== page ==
I can kind of understand why Jem keeps running and almost runs again one last time. She’s got some serious self-esteem issues she has to deal with. Her warped views on sexuality were gained at a relatively young age and she’s both ashamed of what she allowed to happen and still not quite over it. But as Ben points out – look how she’s grown in the time since he’s met her. She is willing to confront Saskia (what’s with the popularity of this name anyway?) to help her friend Rosie and him and at least she realizes what her problem is even if she’s still sees running as how to overcome it. Ben does a wonderful thing for her in following her and *showing* her what she means to him. I don’t think Jem would believe it any other way.

Ben also has to overcome not only his “sex, drugs and rock’n’roll” past but also the guilt over how he left the band and the grief of the reason why. He had to get over the ‘towering artiste knocked down in his prime’ delusion. But get beyond it he finally does as he admits that he wouldn’t take his past back as a gift if it meant not having Jem in his life. That was a powerful revelation. No, he’ll never play again but he can still work in music.

Even after the explanations of why she did it, I have to say that Saskia gets away with too much. Her reason for what she did doesn’t excuse her for trying to ruin two lives – and harming Ben’s business as well. And she appears to be walking away from it scot free. Perhaps Jem and Ben will put the York trade authority screws to her but I needed to see some punishment or retribution.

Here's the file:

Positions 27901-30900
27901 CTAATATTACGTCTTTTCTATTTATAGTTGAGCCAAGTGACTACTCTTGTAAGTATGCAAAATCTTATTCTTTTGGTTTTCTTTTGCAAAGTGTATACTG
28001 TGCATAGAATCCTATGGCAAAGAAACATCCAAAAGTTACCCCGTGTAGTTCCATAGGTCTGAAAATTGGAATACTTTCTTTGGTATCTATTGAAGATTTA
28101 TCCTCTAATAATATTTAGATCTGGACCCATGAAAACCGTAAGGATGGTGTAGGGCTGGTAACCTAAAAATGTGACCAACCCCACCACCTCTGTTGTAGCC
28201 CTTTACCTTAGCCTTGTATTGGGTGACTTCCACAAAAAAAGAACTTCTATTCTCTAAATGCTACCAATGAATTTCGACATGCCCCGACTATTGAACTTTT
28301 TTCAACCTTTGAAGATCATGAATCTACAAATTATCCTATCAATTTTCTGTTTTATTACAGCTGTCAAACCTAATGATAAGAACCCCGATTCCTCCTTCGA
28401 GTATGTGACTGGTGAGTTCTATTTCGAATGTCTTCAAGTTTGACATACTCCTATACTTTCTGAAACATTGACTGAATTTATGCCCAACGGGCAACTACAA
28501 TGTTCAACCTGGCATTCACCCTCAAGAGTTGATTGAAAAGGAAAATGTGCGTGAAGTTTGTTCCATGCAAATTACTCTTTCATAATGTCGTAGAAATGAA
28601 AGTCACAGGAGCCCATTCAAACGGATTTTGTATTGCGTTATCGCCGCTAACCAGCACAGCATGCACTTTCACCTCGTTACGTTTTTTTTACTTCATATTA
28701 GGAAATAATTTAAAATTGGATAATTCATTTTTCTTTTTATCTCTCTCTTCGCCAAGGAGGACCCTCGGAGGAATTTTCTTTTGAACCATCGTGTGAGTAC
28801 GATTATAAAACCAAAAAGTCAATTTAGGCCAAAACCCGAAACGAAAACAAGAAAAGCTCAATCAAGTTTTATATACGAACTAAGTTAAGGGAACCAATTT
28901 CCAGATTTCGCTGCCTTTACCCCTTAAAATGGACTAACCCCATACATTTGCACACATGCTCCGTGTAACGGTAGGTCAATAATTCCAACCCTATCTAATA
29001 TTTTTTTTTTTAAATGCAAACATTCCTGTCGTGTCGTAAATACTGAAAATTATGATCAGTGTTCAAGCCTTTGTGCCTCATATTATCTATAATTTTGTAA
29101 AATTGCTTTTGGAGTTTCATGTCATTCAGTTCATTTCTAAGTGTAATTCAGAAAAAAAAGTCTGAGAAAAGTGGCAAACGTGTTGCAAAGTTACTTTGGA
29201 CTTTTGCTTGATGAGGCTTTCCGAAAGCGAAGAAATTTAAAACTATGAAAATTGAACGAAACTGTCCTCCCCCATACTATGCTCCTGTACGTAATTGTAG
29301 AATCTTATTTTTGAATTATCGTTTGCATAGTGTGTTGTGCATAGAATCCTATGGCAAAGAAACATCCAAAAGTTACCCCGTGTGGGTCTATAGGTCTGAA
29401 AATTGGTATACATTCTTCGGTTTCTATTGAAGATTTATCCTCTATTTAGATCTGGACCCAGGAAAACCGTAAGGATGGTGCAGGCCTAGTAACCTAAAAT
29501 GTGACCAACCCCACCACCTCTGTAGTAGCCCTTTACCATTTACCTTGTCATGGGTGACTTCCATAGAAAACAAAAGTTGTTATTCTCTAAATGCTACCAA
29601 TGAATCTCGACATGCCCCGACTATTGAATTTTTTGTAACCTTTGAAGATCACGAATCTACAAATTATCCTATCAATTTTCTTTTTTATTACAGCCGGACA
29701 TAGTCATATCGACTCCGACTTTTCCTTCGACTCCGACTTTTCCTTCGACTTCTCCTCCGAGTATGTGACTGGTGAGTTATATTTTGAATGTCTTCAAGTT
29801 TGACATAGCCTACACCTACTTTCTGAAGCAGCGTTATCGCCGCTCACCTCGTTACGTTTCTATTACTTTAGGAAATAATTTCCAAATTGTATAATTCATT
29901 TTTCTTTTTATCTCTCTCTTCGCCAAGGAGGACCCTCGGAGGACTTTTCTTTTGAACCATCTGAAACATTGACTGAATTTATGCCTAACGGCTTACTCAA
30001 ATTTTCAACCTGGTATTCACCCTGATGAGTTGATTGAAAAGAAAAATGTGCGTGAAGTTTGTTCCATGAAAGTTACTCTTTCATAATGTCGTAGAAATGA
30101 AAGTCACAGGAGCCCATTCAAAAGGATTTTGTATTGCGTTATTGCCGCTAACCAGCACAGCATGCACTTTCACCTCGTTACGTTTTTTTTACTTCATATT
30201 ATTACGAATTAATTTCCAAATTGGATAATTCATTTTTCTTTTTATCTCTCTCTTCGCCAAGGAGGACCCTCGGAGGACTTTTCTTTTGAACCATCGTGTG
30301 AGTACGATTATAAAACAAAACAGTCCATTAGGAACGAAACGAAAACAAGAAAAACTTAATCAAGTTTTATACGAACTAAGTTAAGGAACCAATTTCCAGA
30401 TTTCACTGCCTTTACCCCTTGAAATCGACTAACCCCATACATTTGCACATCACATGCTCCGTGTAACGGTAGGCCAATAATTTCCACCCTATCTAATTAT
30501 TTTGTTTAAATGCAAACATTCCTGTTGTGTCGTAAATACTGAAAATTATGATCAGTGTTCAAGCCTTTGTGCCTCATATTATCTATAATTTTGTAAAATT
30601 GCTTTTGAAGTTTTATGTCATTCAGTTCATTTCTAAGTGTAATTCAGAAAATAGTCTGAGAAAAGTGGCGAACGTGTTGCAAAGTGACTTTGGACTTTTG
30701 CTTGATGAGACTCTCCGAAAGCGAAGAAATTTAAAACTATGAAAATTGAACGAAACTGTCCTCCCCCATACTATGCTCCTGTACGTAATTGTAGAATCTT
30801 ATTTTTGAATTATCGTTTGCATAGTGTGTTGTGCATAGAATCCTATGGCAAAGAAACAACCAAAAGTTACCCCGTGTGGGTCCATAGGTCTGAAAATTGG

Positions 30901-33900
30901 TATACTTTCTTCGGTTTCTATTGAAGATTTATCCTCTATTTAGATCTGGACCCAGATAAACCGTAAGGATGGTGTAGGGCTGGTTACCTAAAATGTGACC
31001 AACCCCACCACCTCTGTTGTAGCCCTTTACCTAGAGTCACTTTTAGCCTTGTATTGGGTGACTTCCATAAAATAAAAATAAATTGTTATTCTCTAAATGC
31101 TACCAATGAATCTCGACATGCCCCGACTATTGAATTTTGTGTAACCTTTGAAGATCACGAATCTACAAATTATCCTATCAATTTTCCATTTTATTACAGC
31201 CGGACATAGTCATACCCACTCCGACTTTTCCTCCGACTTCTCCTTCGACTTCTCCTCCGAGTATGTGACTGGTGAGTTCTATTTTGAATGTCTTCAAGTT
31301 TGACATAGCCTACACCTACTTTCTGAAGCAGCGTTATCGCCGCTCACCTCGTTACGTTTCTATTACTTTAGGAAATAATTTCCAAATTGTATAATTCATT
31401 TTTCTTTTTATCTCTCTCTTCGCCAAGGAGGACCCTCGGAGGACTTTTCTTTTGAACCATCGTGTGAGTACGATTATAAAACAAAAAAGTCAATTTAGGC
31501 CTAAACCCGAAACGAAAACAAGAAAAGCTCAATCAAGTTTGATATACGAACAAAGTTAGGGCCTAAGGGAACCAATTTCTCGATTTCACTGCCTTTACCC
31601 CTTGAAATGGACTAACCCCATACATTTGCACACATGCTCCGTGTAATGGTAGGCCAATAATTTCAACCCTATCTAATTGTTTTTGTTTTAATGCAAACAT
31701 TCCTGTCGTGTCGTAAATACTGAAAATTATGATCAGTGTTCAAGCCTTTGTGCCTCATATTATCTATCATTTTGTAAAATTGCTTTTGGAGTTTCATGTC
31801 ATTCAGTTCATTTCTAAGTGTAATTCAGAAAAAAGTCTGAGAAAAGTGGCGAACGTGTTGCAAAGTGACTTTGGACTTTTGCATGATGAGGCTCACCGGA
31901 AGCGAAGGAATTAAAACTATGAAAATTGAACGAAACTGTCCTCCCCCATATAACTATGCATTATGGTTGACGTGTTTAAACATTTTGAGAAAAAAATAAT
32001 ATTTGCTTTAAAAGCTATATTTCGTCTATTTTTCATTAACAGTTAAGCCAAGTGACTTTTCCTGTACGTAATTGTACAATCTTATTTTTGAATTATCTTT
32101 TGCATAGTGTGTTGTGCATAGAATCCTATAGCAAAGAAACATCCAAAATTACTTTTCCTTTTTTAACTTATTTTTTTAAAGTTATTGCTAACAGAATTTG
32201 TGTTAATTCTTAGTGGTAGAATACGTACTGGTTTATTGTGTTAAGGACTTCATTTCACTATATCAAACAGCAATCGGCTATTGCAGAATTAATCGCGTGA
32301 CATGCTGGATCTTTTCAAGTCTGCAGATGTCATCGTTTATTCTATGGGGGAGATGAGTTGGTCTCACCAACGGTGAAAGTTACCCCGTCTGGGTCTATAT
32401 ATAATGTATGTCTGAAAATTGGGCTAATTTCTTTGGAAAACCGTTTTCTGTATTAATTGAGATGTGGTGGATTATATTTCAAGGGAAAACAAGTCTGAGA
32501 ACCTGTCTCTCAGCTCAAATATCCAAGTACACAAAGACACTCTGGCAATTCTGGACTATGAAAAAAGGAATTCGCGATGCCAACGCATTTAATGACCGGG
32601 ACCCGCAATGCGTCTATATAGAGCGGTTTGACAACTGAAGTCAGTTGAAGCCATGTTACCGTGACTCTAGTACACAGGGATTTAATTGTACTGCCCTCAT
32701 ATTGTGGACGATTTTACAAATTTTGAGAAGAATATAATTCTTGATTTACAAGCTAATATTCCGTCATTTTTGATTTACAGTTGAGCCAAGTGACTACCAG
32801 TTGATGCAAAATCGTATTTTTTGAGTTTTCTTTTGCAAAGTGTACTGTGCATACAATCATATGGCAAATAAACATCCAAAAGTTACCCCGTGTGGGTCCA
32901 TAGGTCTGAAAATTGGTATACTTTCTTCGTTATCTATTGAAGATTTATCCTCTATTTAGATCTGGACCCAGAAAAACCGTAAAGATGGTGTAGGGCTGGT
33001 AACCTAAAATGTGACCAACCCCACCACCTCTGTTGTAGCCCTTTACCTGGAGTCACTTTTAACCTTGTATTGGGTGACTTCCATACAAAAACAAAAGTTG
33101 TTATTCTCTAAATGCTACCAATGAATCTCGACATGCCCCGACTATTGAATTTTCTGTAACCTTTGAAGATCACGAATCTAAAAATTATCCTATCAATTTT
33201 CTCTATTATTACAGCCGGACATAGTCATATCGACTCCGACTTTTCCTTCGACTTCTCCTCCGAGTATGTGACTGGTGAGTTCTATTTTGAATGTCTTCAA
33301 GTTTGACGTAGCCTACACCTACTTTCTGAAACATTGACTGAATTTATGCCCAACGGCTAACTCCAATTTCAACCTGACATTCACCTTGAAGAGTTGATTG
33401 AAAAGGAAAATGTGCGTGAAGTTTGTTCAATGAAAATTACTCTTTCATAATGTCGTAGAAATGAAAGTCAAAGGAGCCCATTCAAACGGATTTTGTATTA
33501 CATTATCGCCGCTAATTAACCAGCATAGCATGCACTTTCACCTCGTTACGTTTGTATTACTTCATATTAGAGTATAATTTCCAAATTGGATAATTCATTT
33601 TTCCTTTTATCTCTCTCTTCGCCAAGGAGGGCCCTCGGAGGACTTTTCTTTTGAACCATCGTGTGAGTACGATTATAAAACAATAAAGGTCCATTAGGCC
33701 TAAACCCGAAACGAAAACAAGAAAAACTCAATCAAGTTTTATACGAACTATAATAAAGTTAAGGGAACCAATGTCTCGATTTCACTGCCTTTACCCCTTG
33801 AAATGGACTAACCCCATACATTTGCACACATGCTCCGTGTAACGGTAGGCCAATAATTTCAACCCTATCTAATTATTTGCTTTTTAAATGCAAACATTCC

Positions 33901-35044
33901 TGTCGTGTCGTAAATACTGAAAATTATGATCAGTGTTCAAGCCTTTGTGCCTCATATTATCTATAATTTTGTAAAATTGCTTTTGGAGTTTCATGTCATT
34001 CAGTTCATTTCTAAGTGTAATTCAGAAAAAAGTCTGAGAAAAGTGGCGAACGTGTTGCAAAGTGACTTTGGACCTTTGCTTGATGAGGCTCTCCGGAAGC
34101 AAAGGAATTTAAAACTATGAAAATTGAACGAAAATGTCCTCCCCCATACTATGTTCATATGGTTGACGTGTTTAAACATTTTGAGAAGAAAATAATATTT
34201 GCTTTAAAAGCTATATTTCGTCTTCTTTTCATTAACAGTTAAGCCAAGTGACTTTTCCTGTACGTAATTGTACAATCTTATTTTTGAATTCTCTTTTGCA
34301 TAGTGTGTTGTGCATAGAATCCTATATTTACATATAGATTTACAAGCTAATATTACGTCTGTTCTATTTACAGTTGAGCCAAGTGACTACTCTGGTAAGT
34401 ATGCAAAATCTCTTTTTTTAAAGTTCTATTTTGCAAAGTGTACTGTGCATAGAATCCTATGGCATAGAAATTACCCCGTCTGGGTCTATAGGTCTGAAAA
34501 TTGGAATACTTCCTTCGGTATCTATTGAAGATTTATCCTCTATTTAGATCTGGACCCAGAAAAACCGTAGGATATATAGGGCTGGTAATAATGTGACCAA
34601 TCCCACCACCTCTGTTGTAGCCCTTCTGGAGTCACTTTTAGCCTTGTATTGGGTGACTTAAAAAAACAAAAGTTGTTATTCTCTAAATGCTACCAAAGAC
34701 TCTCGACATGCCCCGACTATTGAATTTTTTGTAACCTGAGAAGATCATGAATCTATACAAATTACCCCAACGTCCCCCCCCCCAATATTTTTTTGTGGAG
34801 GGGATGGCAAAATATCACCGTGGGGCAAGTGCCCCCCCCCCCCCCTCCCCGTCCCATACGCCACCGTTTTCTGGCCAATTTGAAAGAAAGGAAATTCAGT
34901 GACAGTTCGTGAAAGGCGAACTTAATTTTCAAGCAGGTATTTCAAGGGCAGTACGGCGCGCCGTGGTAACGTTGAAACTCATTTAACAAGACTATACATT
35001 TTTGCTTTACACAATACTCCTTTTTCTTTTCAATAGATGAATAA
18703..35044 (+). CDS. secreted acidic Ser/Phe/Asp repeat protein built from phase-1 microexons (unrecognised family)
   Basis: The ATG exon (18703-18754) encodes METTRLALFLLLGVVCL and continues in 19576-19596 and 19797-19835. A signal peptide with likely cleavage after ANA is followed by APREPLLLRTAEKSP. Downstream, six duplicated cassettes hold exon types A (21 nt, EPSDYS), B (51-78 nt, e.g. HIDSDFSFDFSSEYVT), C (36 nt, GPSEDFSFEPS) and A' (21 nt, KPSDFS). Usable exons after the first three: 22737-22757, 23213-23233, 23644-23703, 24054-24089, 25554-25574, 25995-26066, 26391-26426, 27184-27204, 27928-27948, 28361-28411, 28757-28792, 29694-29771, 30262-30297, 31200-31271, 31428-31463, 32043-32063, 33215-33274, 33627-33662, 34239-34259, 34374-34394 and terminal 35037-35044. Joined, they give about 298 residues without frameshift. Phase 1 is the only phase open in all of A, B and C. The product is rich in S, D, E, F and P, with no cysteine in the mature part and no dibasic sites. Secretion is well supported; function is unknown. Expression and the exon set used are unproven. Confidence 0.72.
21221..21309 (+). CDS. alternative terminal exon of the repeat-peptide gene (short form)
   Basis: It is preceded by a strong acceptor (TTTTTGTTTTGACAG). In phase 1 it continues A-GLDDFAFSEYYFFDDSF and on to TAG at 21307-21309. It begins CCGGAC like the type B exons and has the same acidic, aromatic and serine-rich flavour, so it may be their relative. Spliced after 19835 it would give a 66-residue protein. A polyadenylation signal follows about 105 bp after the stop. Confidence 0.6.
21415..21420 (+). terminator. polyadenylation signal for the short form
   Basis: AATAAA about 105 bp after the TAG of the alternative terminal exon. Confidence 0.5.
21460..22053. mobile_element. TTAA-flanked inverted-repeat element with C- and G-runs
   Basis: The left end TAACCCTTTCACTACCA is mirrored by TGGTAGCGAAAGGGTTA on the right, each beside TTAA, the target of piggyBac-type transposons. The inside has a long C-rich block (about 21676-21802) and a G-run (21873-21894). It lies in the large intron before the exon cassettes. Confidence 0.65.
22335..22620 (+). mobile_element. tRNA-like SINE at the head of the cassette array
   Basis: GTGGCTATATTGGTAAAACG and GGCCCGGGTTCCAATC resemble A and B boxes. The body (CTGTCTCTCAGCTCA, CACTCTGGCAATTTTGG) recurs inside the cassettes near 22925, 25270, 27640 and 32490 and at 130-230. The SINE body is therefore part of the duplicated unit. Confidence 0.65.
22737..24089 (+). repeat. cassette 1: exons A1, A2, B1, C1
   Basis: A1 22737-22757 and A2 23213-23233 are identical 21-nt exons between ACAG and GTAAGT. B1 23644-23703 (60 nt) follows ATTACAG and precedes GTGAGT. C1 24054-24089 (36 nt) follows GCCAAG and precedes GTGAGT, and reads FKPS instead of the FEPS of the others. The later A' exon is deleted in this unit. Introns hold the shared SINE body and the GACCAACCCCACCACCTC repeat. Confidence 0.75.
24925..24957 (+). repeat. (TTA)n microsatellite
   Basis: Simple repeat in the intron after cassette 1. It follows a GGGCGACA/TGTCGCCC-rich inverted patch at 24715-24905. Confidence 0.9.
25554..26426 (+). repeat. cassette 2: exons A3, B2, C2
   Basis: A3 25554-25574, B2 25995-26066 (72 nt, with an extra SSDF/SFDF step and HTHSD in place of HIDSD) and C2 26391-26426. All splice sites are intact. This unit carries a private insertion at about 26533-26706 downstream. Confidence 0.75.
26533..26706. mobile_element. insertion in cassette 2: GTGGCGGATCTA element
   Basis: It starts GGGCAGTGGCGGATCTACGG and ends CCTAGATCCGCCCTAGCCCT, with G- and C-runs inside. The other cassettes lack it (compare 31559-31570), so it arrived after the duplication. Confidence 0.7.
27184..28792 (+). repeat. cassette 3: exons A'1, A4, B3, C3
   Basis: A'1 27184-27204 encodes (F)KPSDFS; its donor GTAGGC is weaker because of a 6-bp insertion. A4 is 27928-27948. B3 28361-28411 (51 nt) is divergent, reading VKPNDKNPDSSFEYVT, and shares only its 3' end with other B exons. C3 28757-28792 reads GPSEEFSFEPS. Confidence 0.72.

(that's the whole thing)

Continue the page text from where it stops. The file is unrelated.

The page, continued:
I love that baby Harry isn’t a little bundle of total joy and happiness for Rosie. He’s not just a plot moppet but a real influence on Rosie and Jem and Jason’s lives. Rosie’s issues are certainly different and I did wonder about her relationship with the father but you turned that for an interesting twist as well. I like the sort of open ended finale – Jem and Ben look to be working things out. Jason and Rosie as well but no wedding bells are shown yet.

Yeah for the York setting again. Yes, there are other parts of England besides the Home Counties and London and I’m delighted to see them! I love the image of the center of York with streets that fold in on each other and hidden nooks and crannies. Plus I enjoyed the sardonic English humor in the story. Jem and Ben take the piss out of each other on a regular basis.